This year continued the trend of producing great TV, which also continues the trend of you not having enough time to watch everything you might have wanted to. But just like last year and the year before that and the year before that, the holidays hopefully include a lot of downtime. If you wanted to spend that time doing nothing more than catching up on some new shows, we wouldn’t blame you. Here are 11 great shows you probably missed this year.
Halt and Catch Fire
Normally, building a computer has us on the floor trying to stick RAM and a GPU into a Motherboard we just got from Newegg. Apparently, if you were building in the 1980s, there was a chance IBM was going to literally kill you. Or at least, that’s what Halt and Catch Fire would have you believe. Which is interesting too, because we can’t remember the last time we had an IBM brand machine, yet the company is a looming superpower in the show. Halt and Catch Fire just finished up its fourth season, which should be on Netflix by the time you finish the three they actually have. Watch
Until Big Mouth, we would have said no one ever wants to admit the full awkwardness of going through puberty. But this is a show where hormones are literally monsters, penises play basketball, girls introduce themselves to their anthropomorphized genitals, and kids have fully formed relationships with their pillows. It’s the kind of show “fearless” shows advertise themselves as. Big Mouth doesn’t try to be fearless though. It just tries to paint puberty in a realistic light. It’s full of confusion, self-consciousness, mastubatory landmines, awkward talks with parents, terrible advice from other kids, and the ghosts of dead celebrities. It’s truly one of a kind and mandatory viewing for anyone who says they like John Mulaney or Nick Kroll. Watch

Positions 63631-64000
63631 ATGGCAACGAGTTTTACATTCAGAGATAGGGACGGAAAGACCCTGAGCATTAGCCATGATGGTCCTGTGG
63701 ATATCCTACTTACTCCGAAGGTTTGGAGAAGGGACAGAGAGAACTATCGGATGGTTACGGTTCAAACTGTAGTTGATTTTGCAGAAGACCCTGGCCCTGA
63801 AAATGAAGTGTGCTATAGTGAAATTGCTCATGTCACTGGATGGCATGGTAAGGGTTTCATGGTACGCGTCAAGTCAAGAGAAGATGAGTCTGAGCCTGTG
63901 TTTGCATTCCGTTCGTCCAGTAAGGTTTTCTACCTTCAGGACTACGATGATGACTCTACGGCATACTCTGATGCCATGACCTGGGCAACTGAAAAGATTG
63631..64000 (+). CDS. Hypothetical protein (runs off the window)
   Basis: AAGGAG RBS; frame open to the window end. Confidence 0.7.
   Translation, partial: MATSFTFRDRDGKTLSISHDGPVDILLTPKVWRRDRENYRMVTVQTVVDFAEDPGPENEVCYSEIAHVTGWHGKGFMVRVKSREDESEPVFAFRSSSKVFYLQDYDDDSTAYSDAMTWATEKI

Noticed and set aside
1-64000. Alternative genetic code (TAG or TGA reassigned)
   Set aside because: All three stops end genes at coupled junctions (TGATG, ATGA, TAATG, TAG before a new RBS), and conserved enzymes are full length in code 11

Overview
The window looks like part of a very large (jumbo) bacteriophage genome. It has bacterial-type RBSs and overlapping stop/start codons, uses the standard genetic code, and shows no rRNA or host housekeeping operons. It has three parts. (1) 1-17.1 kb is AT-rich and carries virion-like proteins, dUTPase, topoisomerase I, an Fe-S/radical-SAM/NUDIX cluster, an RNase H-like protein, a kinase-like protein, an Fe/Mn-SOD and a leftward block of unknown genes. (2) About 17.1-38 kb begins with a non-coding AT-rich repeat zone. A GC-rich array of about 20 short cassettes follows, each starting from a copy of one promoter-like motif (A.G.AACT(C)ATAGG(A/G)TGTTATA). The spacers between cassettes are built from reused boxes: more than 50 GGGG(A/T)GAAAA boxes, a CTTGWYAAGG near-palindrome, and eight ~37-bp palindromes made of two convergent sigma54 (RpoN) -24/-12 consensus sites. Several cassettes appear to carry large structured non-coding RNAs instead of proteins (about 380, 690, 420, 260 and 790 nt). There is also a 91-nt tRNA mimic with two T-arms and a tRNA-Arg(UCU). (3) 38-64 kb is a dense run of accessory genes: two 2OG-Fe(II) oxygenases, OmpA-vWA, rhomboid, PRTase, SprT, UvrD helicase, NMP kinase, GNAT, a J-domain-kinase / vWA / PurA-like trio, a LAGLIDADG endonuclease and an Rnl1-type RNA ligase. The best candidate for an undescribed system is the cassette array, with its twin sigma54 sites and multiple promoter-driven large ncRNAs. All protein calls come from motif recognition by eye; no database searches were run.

We’ve been on with Catastrophe since day one and we’ve definitely tried to bring you along. If you haven’t seen our posts or have been dragging your feet, the end of this year is the perfect time to get caught up. There are three seasons, episodes are less than a half hour long, and everyone in the show is disarmingly honest. You get invested in the characters, mostly because they rarely hold anything back. And when they do, the situation isn’t a contrived sitcom misunderstanding. It’s something we could see happening in the real world. Also, it’s a comedy made by two comedians who work so perfectly together, we have to reminded ourselves they’re not actually married. Watch
Pamela Adlon’s lately been gathering steam as a powerhouse in comedy and for good reason. She’s gotten a lot of work with voice acting, as well as some live action stuff, but we didn’t see her that often until after her appearances on Louie. Better Things is in that vein, taking an unflinching and comedic look at life as an actress and a single mother. It’s been on for two years, so if you’re looking for another weird, avant-garde, realistic comedy, there’s a small back catalog you can sort through. You also don’t have to go through FX’s normal weird streaming service, which should save you a headache. Just watch it all on Hulu. Watch
Legion was the show that proved people were willing to accept X-Men stuff that didn’t include Wolverine. Which is great, because one of the complaints we’ve heard about the X-Men movies is, they don’t take enough risks. They stick to fairly formulaic stories with significant star power behind them. They get people like Patrick Stewart, Ian McKellen, Michael Fassbender, James McAvoy, or Jennifer Lawrence to carry their mediocre movies to the end. But Legion flipped that on its head. There aren’t a ton of recognizable names in the cast and the storytelling and cinematography is off the walls. What they ended up with was a compelling mutant storyline that brought people back week after week to see what was going to freak everyone out this time.